What's the use of the teardrop shapes around some PCB pads?
There are primarily two reasons to use teardrops:
That being said, in professionally made PCB's teardrops are rarely needed. It's almost more of an aesthetic thing than a solution to a real problem. I've done many boards with and without teardrops and I have yet to notice a difference. In my opinion, they are more trouble than they are worth.
The teardrop is to help the drilling process. It prevents drill breakout where the trace joins the via or through hole. Sometimes it's not necessary do it because the manufacturer can do it for you.
Where I work, our repair department recommend us do it because it increase the strengthening of connections between pads and tracks.
If you look at the picture the Ben Jackson posted in answer to a question about solder mask expansion, you'll see that the drilled holes can be significantly off-center from the pad centers.
In extreme cases, you could actually end up with holes that leaves no or very little annulus to make the connection to outgoing traces. The tear drop ensures that there's enough pad material left over to have a solid connection to the pad.
The simple answer is for Strain Relief.
Like a plug with a thin cable, it needs a graduated support to prevent the shear forces of thermal expansion when desoldering a component or when a human interface force is involved ( eg mic jack or a heavy part on a board.)
Where you do not have strain or any thermal or mechanical stress in the application, it is unnecessary. But I have seen dozens of times when this would have prevented a track failure that was hard to see with the naked eye. One example was a $2K Mac vertical monitor with the flyback transformer on the main board... It created a micro-sheer crack impossible to see, but whenever the CRT went blank a slap to the side of the case fixed it. Which lasted for a few days, until the secretary cried.... help.. so I came to the rescue with a soldering iron. and said to myself... I wish the board designer knew about tear drop pads.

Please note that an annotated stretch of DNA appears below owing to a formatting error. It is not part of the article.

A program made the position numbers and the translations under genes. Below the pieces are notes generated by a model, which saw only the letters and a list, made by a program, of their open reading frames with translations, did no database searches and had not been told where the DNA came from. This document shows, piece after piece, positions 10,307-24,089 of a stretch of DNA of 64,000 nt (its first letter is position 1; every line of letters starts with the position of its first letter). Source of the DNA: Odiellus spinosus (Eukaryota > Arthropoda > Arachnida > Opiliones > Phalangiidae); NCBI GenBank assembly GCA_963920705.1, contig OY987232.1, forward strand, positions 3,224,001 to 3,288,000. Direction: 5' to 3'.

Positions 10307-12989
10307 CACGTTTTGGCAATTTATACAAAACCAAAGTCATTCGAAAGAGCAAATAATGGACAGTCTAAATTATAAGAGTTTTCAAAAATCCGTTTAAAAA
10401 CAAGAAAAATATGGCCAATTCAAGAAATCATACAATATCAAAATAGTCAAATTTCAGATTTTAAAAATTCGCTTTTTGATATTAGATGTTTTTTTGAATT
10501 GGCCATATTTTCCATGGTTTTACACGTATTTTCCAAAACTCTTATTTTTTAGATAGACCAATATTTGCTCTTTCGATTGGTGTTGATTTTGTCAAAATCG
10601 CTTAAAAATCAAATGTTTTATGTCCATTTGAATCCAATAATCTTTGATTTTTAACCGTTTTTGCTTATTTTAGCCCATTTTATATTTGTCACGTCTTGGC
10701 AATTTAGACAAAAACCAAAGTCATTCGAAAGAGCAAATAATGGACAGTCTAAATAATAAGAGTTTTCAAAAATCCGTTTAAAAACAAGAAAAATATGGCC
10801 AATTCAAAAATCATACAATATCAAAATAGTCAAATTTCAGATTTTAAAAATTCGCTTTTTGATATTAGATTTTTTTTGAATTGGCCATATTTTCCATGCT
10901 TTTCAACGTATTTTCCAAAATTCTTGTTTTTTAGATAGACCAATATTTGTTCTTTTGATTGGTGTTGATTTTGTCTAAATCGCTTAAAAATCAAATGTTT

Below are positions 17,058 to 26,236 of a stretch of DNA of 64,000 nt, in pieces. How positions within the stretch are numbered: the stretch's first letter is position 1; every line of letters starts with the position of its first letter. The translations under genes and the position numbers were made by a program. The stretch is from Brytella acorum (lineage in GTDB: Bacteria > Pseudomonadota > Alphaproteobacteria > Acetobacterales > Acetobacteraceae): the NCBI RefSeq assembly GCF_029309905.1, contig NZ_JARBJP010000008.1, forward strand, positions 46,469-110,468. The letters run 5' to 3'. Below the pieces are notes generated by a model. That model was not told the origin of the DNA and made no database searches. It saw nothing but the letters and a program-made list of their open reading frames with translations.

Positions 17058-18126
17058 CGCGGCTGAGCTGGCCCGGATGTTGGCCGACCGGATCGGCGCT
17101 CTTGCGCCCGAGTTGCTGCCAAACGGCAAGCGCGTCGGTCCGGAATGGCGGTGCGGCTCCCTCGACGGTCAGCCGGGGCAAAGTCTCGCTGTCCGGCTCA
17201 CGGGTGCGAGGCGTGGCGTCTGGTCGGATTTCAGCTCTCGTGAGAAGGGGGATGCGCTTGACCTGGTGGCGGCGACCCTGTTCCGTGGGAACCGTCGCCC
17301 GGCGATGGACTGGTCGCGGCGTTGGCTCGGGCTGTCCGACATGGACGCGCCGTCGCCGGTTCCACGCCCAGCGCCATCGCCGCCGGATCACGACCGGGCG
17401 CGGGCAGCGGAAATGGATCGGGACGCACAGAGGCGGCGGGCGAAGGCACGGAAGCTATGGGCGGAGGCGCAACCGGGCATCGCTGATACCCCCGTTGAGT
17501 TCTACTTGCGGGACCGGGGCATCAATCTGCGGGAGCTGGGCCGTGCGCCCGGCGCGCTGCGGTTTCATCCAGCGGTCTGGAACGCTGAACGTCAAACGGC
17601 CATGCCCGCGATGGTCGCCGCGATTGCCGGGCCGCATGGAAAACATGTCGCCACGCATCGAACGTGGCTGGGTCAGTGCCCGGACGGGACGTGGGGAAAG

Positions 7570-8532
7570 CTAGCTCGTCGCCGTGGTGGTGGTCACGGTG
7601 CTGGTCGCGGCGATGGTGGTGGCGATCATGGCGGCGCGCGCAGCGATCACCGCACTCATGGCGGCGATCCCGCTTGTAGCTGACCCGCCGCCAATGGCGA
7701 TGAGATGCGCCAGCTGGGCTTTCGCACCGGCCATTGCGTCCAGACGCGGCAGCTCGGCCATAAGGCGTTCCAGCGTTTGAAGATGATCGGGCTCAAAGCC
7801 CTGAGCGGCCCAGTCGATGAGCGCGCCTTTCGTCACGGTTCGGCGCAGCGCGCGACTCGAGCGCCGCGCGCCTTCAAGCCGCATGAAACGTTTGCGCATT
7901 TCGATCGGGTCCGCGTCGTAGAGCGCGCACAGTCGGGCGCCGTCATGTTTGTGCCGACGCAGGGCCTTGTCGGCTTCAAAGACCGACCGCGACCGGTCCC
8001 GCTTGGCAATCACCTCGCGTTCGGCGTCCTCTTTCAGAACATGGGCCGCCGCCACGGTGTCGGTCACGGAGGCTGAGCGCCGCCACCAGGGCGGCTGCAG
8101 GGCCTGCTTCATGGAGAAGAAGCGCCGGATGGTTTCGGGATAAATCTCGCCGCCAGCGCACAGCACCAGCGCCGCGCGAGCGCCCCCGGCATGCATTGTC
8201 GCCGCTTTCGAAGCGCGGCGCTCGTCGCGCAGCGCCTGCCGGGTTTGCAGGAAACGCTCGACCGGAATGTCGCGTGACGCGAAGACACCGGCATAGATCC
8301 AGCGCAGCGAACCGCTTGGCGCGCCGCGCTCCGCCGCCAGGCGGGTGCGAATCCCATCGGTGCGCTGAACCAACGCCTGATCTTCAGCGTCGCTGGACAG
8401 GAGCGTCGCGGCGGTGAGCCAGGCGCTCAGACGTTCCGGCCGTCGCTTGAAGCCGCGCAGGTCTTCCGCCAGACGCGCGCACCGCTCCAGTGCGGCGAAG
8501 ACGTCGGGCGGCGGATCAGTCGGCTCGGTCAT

I thought it had to do with IPS-6012C for rigid board. Specifically related to section 3.4.2 Annular Ring Breakout. For example, Class 2 allow for an annular ring to break out (be missing) for 90 degrees. This is due to drill misalignment. On large vias or plated through holes, this is not likely to happen in modern fab facilities. When dealing with 10 mil finished drill holes and 20 mil pads this is much more probable. If the breakout happens on the side of the trace exiting the pad, Class 2 states that it can cut the trace down to 50um and still be acceptable. If there was a teardrop (or fillet), the misdrill would not cut into the trace.
A teardrop via make it easy to remove embedded resistors when using ECL logic. This was done by Harris Computer Systems about 1987 to make it easier to repair memory PCA's that cost upwards of $15,000 (or more) in their h1000 and h1200 systems. To remove the embedded resistor that was connected to the via all one needed was a pin vice and then drill a hole at the point of the teardrop. Then add a wire to a spare embedded resistor or add an external resistor. I remember building the light box to see the teardrop via.
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